I also worked the trail section from the jeep road to Grayhorse Creek to the junction with the lower trail (above) and the route that heads up Five Lakes Creek and sort of connects to the McKinstry Trail. This 4WD, high clearance most of the way until it starts dropping into Grayhorse Creek, take off from FR 24 near the Hell Hole Guard Station (not in use). The part from the trailhead, which is unmarked, to Grayhorse Creek was well overgrown in many places, but is now followable. If you are coming down the jeep road, the trail starts at a little grassy bench just before the last very steep road down to the reservoir. Early in the season, Grayhorse Creek roars down its gorge and may be impossible to cross at the trail. I did some work on the remainder from the creek to the trail junction, but it is not as clear and may be hard to follow in places. If the reservoir is down, you can also follow the shoreline from the base of the 4WD road and informal camping area, to the old mining road, and thence up to the trail crossing. The junction with the Hell Hole Trail lower is not obvious, but is on top of a ridge just beyond a bouldery dry creek. This section is available in GaiaGPS as ‘Granite Chief HellHole connector’, orange on the map. Note that this is the same Grayhorse Creek that the Grayhorse Trail follows, but the two sections are about four miles from each other.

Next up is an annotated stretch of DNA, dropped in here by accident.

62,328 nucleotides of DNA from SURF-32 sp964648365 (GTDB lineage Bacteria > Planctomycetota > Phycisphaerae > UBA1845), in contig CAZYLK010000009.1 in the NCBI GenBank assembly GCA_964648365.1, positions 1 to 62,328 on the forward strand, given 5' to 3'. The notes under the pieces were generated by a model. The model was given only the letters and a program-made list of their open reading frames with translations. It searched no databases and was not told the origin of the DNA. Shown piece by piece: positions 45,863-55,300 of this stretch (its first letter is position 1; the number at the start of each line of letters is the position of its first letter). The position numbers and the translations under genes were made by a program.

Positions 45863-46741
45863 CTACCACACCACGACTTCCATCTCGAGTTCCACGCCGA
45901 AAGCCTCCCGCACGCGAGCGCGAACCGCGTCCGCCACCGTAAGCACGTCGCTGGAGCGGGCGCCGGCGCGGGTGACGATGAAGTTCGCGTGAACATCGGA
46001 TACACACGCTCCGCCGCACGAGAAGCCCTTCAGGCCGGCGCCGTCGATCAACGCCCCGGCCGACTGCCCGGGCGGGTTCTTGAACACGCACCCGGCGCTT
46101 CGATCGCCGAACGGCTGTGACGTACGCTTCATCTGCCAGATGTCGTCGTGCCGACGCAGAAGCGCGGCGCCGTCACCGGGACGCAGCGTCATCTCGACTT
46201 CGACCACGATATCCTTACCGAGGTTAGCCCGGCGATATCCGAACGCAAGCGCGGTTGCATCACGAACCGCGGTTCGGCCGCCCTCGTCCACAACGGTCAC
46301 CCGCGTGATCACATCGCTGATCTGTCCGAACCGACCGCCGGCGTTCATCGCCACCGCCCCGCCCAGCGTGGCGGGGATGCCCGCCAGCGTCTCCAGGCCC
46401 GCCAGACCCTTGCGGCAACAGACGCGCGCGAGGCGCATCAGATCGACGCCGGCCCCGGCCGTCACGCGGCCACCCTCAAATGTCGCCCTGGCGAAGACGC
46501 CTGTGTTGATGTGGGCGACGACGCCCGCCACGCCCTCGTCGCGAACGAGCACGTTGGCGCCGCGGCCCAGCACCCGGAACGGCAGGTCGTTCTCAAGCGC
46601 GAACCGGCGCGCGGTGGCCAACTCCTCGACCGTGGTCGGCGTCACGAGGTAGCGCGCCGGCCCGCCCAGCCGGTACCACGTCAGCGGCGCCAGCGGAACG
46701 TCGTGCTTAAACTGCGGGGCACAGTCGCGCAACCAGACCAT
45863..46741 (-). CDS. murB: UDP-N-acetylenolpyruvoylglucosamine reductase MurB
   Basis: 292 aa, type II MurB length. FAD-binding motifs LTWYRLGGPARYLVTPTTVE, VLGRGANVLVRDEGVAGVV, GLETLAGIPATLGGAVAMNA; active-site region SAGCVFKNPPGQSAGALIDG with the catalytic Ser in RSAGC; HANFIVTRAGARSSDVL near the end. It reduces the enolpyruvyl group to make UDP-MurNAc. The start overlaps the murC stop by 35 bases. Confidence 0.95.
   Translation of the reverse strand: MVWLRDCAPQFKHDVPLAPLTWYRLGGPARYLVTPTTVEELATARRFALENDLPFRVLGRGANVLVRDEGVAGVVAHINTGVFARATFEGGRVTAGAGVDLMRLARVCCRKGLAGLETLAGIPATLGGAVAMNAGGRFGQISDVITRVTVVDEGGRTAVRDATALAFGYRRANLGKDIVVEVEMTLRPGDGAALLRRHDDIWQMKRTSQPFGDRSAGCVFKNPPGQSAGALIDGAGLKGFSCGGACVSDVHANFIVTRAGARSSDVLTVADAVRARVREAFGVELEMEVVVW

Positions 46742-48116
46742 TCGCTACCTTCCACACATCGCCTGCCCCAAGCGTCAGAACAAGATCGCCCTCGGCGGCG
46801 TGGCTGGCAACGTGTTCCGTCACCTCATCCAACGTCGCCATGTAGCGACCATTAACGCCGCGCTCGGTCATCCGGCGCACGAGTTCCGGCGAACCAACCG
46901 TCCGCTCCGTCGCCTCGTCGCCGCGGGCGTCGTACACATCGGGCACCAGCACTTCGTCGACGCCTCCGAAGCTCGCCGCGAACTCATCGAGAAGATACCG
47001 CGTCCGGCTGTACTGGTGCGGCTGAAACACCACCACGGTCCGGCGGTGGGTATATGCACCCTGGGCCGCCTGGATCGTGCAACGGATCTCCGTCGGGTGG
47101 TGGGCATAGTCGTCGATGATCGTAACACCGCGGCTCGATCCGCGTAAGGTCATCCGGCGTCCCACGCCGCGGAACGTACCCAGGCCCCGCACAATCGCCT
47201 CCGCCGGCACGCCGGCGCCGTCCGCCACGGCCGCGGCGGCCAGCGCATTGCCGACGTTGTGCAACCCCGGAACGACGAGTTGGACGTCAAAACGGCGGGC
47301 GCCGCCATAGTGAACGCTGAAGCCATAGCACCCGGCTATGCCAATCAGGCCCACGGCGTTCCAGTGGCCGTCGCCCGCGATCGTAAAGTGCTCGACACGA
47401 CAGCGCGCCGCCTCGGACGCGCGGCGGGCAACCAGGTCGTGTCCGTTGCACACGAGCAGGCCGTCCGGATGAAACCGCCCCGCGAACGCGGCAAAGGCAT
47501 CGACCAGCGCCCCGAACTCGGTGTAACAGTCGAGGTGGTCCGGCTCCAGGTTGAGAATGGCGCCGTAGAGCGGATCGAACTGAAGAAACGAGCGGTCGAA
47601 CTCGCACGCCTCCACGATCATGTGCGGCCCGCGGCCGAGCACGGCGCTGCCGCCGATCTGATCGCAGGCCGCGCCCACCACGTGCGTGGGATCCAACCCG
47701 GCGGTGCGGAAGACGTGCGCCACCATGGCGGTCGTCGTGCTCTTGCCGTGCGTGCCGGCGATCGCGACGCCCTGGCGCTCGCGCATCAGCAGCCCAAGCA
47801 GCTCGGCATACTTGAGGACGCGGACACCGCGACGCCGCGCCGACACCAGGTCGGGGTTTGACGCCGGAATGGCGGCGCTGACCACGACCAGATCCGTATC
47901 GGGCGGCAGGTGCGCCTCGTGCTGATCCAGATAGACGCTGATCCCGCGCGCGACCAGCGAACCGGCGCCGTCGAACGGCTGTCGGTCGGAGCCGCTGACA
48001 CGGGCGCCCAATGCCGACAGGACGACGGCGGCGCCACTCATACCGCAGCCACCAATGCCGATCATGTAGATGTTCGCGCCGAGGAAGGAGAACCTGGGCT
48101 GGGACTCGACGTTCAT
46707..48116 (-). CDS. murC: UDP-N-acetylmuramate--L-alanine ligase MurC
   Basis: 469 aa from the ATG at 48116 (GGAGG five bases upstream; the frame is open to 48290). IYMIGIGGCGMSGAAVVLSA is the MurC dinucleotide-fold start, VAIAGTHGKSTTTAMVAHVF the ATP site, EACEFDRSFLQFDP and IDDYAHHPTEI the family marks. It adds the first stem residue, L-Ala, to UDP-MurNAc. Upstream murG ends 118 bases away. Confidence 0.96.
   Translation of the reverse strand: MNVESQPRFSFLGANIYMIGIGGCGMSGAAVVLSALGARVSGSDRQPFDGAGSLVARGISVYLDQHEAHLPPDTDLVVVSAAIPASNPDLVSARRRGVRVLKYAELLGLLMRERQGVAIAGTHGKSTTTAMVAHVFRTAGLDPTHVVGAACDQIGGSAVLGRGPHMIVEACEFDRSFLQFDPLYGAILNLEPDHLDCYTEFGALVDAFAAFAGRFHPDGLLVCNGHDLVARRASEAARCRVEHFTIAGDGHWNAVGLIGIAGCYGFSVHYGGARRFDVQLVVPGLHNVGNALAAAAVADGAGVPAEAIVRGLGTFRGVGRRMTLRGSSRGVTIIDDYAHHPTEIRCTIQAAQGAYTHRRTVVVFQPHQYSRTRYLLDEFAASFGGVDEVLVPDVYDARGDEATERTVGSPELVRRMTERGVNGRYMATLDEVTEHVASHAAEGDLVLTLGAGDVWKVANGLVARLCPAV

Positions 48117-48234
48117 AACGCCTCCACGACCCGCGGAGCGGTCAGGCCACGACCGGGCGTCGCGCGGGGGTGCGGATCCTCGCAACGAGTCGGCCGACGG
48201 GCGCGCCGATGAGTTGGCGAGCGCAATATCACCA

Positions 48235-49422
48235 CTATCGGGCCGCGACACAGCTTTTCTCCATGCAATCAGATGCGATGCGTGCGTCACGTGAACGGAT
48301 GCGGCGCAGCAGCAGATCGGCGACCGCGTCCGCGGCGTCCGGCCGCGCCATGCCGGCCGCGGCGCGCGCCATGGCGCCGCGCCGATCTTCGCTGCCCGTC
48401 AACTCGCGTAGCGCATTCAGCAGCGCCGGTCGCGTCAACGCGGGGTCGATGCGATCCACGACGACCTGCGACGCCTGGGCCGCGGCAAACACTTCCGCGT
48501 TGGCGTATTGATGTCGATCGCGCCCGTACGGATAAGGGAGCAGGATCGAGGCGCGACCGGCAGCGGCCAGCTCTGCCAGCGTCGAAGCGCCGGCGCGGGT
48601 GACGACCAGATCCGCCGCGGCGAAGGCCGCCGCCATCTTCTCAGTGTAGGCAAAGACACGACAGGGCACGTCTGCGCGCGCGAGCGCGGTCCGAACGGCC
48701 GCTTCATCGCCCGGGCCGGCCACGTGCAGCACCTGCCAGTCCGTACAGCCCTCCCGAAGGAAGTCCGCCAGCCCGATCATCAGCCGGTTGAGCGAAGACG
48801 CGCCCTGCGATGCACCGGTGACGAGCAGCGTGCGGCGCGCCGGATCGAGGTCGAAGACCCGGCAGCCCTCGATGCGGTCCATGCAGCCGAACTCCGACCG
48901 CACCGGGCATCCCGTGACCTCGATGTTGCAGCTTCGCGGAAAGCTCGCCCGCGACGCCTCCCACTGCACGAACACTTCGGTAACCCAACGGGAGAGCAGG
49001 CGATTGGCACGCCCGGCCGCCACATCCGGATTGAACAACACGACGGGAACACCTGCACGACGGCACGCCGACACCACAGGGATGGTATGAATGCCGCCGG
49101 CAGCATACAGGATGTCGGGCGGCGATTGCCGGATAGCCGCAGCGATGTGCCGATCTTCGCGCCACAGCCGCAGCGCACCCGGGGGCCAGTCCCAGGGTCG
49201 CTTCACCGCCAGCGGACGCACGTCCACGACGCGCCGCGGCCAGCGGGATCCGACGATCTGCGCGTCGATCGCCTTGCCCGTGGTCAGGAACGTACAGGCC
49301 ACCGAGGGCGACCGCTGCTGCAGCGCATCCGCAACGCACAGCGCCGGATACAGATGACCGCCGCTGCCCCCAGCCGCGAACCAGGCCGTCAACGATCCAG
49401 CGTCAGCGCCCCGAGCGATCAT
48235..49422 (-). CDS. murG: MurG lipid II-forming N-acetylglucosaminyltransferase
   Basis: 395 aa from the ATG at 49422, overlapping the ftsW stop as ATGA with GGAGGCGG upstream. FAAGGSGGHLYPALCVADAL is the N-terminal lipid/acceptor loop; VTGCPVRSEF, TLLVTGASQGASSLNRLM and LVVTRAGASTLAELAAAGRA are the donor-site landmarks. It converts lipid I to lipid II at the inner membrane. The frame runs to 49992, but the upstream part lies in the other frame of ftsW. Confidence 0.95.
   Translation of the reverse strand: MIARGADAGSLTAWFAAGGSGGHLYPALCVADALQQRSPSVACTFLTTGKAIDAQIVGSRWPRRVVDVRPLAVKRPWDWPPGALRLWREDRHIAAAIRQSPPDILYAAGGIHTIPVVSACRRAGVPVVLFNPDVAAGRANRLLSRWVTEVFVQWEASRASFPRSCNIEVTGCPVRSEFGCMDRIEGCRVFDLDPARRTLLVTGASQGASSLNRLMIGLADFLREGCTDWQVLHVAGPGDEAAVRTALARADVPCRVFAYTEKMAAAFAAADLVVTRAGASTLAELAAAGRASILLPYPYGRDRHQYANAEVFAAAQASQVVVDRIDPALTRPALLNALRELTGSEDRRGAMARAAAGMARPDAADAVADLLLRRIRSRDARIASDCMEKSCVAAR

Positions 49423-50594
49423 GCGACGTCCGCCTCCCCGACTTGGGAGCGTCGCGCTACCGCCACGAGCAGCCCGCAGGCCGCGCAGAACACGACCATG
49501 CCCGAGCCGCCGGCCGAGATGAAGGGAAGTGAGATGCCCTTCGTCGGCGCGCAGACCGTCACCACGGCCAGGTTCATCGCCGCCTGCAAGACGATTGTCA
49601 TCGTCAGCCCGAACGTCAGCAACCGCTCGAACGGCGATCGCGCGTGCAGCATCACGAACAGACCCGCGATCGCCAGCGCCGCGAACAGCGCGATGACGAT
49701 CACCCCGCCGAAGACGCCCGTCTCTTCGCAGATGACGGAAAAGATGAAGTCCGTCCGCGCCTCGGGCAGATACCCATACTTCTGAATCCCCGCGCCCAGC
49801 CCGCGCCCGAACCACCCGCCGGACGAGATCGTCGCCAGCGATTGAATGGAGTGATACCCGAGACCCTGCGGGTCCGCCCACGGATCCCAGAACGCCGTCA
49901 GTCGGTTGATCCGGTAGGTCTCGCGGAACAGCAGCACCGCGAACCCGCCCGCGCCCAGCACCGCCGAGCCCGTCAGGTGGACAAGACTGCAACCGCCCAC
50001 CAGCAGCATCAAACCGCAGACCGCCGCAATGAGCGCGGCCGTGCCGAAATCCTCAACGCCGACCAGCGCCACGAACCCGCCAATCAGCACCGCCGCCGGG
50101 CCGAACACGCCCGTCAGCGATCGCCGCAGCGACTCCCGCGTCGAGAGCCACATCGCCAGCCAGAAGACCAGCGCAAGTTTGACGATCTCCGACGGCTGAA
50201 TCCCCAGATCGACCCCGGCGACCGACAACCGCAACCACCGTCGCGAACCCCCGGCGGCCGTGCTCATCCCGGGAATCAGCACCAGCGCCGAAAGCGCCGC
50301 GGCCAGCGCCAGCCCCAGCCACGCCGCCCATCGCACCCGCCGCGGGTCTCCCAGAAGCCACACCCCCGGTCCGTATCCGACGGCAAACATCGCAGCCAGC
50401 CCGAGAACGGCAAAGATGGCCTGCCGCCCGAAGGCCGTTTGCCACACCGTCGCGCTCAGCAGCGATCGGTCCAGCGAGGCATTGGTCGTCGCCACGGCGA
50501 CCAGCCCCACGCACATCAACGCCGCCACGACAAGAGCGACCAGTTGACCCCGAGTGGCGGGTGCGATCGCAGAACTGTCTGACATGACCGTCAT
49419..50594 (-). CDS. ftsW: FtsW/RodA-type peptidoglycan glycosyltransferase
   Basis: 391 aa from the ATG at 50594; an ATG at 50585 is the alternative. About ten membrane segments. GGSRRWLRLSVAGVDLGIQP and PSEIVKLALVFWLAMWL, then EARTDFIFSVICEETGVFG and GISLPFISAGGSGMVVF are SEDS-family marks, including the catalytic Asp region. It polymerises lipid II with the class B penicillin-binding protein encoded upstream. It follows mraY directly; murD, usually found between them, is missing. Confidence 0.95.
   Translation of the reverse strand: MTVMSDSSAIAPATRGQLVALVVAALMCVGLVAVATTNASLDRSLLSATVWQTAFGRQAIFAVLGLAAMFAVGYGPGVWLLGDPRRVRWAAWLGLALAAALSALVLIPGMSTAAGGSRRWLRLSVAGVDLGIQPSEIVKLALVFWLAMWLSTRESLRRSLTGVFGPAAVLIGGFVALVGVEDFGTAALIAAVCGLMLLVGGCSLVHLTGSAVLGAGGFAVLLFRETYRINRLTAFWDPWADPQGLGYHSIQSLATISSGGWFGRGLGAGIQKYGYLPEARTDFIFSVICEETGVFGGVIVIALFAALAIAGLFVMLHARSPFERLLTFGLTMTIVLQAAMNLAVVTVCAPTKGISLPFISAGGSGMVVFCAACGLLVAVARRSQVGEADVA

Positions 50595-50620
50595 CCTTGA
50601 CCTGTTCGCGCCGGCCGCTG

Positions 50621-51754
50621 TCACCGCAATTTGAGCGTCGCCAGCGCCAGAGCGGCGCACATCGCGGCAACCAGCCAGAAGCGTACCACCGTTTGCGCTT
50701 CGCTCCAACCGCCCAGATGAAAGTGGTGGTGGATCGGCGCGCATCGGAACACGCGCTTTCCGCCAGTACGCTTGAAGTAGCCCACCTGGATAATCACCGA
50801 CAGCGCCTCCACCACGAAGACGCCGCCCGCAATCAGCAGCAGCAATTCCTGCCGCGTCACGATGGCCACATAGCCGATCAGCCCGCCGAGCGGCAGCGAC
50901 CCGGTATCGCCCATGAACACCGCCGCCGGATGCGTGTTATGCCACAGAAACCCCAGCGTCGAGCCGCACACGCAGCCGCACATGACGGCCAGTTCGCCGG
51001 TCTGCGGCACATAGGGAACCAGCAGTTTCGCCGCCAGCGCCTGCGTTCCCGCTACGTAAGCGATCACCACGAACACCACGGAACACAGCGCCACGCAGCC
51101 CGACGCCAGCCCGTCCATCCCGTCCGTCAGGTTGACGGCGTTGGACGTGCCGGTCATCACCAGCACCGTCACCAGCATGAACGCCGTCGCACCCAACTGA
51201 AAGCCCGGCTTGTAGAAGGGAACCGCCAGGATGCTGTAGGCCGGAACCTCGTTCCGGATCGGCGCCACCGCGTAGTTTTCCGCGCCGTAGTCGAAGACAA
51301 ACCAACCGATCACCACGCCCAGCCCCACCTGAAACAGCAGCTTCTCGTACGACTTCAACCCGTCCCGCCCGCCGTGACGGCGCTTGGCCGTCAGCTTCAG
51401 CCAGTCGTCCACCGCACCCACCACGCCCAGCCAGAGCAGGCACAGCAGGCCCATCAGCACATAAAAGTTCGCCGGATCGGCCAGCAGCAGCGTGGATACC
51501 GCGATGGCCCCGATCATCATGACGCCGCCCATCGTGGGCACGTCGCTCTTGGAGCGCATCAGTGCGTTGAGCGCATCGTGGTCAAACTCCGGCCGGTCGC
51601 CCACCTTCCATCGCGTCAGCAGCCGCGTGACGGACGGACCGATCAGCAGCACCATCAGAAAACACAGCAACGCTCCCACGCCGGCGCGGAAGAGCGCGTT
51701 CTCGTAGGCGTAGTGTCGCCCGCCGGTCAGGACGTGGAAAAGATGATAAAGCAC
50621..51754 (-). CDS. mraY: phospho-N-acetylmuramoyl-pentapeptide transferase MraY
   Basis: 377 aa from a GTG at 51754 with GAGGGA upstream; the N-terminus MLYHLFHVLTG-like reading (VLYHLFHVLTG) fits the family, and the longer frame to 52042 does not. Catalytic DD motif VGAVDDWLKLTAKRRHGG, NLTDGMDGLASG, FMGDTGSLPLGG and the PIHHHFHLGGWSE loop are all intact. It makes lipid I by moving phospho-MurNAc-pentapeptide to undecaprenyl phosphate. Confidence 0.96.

Grayhorse Creek at trail crossing

I’ve done a little bit of work on the trail section east of the junction, but can pretty much guarantee you won’t be able to follow it. In fact, there are several vague routes, which don’t always connect with each other. It will be many days work to find, and then make obvious, that trail. Nevertheless, there are many wonderful things to be seen along lower Five Lakes Creek and the Rubicon River, so if you are adventurous, don’t let the lack of a trail keep you out. You might even run into the fragments of trail I have worked.

While doing trail work, I camped on the granite ridge which overlooks the Rubicon canyon, just south of Steamboat Creek. It is a great place to watch sunrises and sunsets, and the stars through the night. As I’ve stated elsewhere, Steamboat Creek is seasonal at the trail crossing, but it was still flowing for this trip. If it is dry at the crossing, either explore up or down the creek to find water, or just pick up water at Buckeye Creek on your way there. If you are coming up from the bottom, carry enough water to make Buckeye Creek in case Steamboat is dry. There are some small seeps in the gully, but I think they are seasonal as well.